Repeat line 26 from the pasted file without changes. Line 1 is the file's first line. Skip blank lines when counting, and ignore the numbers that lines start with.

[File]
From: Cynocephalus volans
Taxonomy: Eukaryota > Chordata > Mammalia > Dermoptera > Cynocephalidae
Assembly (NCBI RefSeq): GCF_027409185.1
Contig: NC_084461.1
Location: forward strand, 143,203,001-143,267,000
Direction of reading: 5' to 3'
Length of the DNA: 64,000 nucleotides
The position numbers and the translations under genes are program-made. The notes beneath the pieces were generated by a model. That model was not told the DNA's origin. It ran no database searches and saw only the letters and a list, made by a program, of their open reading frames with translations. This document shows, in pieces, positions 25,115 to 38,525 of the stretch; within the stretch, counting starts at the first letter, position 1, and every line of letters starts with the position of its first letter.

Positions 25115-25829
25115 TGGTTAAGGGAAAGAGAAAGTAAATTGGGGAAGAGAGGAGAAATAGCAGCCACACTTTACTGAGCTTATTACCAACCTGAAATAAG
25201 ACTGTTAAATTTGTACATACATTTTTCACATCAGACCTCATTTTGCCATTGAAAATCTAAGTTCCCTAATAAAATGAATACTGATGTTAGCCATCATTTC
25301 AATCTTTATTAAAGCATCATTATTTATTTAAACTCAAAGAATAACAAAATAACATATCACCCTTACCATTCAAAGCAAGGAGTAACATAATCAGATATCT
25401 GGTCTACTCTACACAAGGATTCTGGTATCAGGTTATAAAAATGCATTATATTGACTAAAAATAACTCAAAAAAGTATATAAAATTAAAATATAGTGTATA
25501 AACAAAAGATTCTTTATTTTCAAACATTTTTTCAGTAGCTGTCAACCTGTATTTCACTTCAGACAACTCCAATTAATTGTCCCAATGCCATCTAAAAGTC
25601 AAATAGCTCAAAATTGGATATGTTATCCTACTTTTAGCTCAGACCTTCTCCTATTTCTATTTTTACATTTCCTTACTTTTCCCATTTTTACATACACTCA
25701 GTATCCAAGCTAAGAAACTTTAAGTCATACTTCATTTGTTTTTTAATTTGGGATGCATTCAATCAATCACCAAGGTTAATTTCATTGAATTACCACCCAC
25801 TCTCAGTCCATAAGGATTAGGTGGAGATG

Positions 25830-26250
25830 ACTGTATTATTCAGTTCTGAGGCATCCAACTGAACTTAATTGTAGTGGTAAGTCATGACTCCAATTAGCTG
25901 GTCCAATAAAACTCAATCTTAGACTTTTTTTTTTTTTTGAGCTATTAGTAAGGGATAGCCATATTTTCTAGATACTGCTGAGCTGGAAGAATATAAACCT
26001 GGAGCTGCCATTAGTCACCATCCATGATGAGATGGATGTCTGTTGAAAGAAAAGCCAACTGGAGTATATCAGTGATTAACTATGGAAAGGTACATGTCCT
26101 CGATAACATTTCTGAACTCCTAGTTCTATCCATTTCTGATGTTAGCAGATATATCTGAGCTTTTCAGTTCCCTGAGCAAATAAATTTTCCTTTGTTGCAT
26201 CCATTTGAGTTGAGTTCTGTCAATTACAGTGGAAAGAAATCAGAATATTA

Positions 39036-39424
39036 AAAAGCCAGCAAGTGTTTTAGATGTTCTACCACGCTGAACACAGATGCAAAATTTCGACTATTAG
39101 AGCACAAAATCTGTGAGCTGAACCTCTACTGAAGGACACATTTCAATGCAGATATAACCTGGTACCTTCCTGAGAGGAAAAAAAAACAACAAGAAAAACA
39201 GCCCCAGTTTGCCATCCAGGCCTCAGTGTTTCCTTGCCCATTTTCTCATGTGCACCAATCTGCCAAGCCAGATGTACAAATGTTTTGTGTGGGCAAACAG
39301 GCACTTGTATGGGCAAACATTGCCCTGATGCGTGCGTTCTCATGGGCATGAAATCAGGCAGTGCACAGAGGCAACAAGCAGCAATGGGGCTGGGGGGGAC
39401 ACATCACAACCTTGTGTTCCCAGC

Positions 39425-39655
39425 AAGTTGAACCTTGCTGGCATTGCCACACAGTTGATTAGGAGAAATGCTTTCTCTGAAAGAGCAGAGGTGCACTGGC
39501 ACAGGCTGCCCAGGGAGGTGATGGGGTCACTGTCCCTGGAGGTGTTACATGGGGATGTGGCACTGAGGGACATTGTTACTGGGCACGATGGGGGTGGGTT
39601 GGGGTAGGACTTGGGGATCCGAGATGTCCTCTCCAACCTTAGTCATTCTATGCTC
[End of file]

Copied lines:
39101 AGCACAAAATCTGTGAGCTGAACCTCTACTGAAGGACACATTTCAATGCAGATATAACCTGGTACCTTCCTGAGAGGAAAAAAAAACAACAAGAAAAACA